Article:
The Army Corps of Engineers is a branch of the military that manages environmental regulation and ecosystem restoration.
Well, wetlands are incredibly beneficial to the environment.
They create a natural buffer area that protects the shoreline from erosion and moderate storm surges.
They also act as a water storage area and sometimes recharge groundwater.
Wetlands can purify water by filtering and removing pollutants.
They offer shelter to animals and serve as a critical habitat.
Human beings benefit when wetlands remain heavy, and that’s why the government has sought to protect them.
Thus, if you’re interested in doing anything in a wetland, you’ll need to go through the Army Corps of Engineers to get a permit.
Here’s what you should know about the Corps.
1. What is the Army Corps of Engineers?
Abbreviated as USACE, the US Army Corps of Engineers is an engineer formation of the Army that has three primary mission areas: engineer regiment, military construction, and civil work.
The most visible civil works missions of the USACE include:
Planning, designing, building, and operating locks and dams
Conducting civil engineering projects including flood control, beach nourishment, and dredging for waterway navigating
Designing and constructing flood protection systems through various federal mandates
Designing and constructing the management of military facilities for the Army, Air Force, Army Reserve, and Air Force Reserve in addition to the Department of Defense and federal government agencies
Managing environmental regulation and ecosystem restoration
2. What is the history of the Corps’ regulations?
The US Army Corps of Engineers began regulating the nation’s waters in 1899.
In this year, Congress passed the Rivers and Harbors Act with the primary goal of protecting navigation.
In 1968, there was increased concern for the environment and water resources.
In light of this, Congress passed the Federal Water Pollution Control Act Amendments of 1972 to further promote water quality.
Section 404 of the Act established a permitting program to regulate the discharge of dredged or fill material into waters of the US.
Originally, the Corps limited its regulations under Section 404.
They only controlled navigable waters of the U.S.; however, their jurisdiction was later expanded to regulate the discharge of material beyond traditional navigable waters of the U.S. to include areas like wetlands.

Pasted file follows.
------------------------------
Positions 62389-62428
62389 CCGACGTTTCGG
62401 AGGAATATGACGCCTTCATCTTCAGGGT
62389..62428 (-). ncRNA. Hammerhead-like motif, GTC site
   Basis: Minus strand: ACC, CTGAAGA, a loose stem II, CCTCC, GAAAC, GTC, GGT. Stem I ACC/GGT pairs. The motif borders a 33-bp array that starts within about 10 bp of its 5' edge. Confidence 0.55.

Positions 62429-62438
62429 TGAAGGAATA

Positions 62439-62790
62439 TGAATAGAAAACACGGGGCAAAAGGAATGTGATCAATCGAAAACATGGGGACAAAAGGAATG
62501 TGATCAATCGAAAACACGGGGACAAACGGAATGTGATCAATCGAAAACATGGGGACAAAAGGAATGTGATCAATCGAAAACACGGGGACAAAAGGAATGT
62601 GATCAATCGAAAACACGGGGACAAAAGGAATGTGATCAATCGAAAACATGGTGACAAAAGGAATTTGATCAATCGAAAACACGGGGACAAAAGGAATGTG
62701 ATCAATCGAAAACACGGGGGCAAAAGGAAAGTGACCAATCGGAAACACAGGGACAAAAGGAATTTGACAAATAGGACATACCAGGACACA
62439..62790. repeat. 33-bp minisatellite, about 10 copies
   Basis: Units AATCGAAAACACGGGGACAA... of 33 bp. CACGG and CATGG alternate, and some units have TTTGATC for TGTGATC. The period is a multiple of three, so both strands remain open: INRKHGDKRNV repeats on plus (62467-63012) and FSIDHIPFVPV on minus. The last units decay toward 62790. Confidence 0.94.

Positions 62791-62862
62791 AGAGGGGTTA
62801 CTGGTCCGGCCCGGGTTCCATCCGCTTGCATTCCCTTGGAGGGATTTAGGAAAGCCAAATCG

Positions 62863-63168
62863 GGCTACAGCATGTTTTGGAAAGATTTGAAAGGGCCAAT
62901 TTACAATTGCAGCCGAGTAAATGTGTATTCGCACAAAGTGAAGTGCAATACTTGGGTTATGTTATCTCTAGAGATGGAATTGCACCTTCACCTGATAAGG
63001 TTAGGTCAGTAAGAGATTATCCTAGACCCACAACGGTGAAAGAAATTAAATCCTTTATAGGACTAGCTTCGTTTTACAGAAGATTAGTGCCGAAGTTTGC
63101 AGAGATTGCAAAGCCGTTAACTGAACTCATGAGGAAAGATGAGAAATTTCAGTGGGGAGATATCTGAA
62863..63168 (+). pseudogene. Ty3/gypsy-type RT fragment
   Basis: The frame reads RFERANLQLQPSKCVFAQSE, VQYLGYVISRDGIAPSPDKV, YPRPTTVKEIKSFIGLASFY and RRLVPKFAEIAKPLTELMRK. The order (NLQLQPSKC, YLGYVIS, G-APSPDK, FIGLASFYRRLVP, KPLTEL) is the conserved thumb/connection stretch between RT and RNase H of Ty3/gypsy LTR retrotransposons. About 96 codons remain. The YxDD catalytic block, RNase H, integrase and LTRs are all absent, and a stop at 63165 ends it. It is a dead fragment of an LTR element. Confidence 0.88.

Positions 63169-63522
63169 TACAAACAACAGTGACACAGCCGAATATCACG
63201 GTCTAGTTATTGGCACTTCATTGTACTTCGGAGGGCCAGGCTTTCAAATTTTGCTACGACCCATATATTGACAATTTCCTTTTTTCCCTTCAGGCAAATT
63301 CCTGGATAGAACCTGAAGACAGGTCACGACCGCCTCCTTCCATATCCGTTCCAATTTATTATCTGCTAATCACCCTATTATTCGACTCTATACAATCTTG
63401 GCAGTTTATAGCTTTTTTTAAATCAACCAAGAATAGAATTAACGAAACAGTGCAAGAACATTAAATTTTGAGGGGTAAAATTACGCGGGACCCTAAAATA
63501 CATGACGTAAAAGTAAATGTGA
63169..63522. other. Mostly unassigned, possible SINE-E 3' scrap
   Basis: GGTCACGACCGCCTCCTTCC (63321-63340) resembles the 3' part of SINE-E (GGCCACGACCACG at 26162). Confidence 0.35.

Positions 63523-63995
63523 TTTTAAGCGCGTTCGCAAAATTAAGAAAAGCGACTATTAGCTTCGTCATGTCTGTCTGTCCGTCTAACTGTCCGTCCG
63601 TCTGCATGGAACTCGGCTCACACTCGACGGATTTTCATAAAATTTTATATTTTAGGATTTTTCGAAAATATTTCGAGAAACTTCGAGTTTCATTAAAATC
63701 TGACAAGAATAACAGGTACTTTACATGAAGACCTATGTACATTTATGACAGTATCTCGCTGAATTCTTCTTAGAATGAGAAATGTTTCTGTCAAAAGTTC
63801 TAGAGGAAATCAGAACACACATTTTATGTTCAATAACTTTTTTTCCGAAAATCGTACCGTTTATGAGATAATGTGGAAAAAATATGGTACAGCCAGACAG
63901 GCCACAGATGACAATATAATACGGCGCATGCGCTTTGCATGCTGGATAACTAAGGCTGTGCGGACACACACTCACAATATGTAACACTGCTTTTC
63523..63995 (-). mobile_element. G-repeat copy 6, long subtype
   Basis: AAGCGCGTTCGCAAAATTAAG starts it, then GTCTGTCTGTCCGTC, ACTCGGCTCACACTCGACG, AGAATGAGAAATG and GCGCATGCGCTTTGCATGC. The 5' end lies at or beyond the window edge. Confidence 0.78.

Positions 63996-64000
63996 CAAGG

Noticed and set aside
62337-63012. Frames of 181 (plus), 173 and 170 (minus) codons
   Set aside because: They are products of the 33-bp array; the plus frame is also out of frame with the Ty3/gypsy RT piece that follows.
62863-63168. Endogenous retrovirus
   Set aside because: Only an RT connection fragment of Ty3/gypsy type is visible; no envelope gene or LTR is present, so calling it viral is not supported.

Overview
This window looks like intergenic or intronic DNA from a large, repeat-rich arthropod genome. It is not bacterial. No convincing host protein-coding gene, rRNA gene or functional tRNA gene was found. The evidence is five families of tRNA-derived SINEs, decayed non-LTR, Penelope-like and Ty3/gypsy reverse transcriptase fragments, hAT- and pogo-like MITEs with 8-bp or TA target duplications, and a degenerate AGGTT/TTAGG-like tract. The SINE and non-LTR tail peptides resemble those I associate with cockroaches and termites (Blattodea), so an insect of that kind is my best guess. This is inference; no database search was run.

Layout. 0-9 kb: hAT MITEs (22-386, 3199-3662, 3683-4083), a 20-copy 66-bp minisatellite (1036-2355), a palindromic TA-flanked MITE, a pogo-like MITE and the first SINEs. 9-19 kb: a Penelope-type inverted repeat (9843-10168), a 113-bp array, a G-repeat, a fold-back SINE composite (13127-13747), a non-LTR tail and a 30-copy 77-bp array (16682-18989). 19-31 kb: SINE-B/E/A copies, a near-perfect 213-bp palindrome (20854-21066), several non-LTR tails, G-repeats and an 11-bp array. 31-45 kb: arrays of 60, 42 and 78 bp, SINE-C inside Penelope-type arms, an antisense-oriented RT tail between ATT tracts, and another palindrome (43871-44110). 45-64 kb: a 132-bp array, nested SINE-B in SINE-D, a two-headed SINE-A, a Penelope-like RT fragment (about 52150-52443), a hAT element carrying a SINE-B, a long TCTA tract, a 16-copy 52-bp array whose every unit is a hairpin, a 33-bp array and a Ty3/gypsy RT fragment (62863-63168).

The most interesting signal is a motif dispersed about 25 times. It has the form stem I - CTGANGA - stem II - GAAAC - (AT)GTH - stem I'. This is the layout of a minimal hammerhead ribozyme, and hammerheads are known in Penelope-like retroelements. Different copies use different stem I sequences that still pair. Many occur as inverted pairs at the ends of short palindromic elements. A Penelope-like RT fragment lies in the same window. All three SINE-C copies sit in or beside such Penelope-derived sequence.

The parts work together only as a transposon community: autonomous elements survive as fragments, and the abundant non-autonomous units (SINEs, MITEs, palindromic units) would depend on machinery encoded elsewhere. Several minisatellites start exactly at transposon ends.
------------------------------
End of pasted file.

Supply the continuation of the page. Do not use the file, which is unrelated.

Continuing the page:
Since then, new laws and policies have amended the Corps’ authority under Section 404.
Today, any proposed project that could impact federally-designated wetlands must received a Section 404 permit from the USACE.
The goal is to ensure that wetlands remain protected and aquatic sites are not destroyed or degraded.
3. What activities are regulated by the Army Corps of Engineers?
Broadly, the Corps regulates activities in waterways and wetlands.
This can be summed up by the following:
Construction of any dam or dike across any navigable water of the United States
Structures or work in or affecting navigable waters of the United States
Transportation of dredged material for ocean disposal
Discharge of dredged or fill materials into all water of the United States including wetlands
Examples of structures and work affecting navigable waters include boat ramps, wharves, tunnels, aids to navigation, any permanent or semi-permanent obstacles or obstruction, etc.
Discharge of fill material includes placement of fill that’s necessary to the construction of any structure, causeway, road fill, artificial islands, beach nourishment, levees, artificial reefs, etc.
4. What are the limits of the Corps’ jurisdiction?
The limits of the Corps’ jurisdiction are outlined in Section 10 of the Rivers and Harbors Act and Section 404 of the Clean Water Act.
In Section 10, the Corps’ jurisdiction is defined as “the navigable waters of the United States.”
This includes the oceans and navigable coastal and inland waters, lakes, rivers, and streams.
To the Corps, navigable waters mean the waters subject to the ebb and flow of the tide shoreward to the mean high-water mark and/or waters presently used, or that have been used in the past, or may be susceptible for use to transport interstate or foreign commerce.
Examples of navigable waters in the New England region include: all tidal waters and their tributaries in Maine, New Hampshire, Vermont, Massachusetts, Connecticut, and Rhode Island; Merrimack River; and Lake Champlain.
In Section 404, the Corps’ jurisdiction is defined as “the waters of the United States.”
Here’s what that means:
Navigable waters of the U.S.
Tributaries to navigable waters of the US, including adjacent wetlands, lakes, and ponds
All other waters of the US not identified above
The landward limit of jurisdiction is the high tide line in the tidal waters.
In non-tidal waters, it’s the ordinary high-water mark.
If adjacent wetlands are present, the limit of jurisdiction extends to the limit of the wetland.
5. What permits does the Corps issue?
There are two types of permits that the Corps issues: individual permits and general permits.
Individual permits are required if the project doesn’t fall under the criteria for general permits.
They’re individually reviewed by the Corps.
General permits apply to activities the Corps determined are similar in nature and cause minimal environmental impacts (both individually and cumulatively).
Nationwide and regional permits are the two main types of general permits.
Nationwide permits: A series of permits for certain minor projects.
These types of permits have special conditions which must be met for a project to qualify for nationwide permit status.
Regional permits: These permits apply to certain minor activities authorized by the Corps on either a statewide or regional basis.
Regional permits allow activities like docks, piers, and mooring bays in tidal waters.
The Corps will authorize certain activities under State Program General Permits in some states.
With most regional permits, you’ll need to notify the Corps before work begins.
6. How do you apply for a permit?
Time frames for Corps approval vary, so make sure you contact them early in the planning stages of your project.